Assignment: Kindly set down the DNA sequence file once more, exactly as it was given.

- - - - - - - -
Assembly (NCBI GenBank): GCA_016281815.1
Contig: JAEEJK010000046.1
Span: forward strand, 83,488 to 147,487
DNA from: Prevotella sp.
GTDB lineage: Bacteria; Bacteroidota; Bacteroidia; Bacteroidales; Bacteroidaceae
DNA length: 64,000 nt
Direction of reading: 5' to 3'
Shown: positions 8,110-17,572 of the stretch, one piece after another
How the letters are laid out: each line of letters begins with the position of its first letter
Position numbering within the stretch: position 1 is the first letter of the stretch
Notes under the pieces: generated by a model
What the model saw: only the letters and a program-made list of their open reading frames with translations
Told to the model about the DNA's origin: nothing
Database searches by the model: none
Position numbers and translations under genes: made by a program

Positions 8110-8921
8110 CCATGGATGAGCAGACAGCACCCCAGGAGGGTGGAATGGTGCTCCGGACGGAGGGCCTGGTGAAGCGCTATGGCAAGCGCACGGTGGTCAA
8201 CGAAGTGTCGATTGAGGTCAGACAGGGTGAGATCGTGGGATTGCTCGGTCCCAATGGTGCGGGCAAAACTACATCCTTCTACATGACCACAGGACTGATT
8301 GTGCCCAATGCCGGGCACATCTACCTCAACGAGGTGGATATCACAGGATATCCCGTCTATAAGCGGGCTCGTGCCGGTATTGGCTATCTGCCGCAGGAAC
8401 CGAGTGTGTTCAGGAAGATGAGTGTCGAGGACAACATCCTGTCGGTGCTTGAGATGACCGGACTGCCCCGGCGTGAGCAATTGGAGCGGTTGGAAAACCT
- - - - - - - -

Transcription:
Assembly (NCBI GenBank): GCA_016281815.1
Contig: JAEEJK010000046.1
Span: forward strand, 83,488 to 147,487
DNA from: Prevotella sp.
GTDB lineage: Bacteria; Bacteroidota; Bacteroidia; Bacteroidales; Bacteroidaceae
DNA length: 64,000 nt
Direction of reading: 5' to 3'
Shown: positions 8,110-17,572 of the stretch, one piece after another
How the letters are laid out: each line of letters begins with the position of its first letter
Position numbering within the stretch: position 1 is the first letter of the stretch
Notes under the pieces: generated by a model
What the model saw: only the letters and a program-made list of their open reading frames with translations
Told to the model about the DNA's origin: nothing
Database searches by the model: none
Position numbers and translations under genes: made by a program

Positions 8110-8921
8110 CCATGGATGAGCAGACAGCACCCCAGGAGGGTGGAATGGTGCTCCGGACGGAGGGCCTGGTGAAGCGCTATGGCAAGCGCACGGTGGTCAA
8201 CGAAGTGTCGATTGAGGTCAGACAGGGTGAGATCGTGGGATTGCTCGGTCCCAATGGTGCGGGCAAAACTACATCCTTCTACATGACCACAGGACTGATT
8301 GTGCCCAATGCCGGGCACATCTACCTCAACGAGGTGGATATCACAGGATATCCCGTCTATAAGCGGGCTCGTGCCGGTATTGGCTATCTGCCGCAGGAAC
8401 CGAGTGTGTTCAGGAAGATGAGTGTCGAGGACAACATCCTGTCGGTGCTTGAGATGACCGGACTGCCCCGGCGTGAGCAATTGGAGCGGTTGGAAAACCT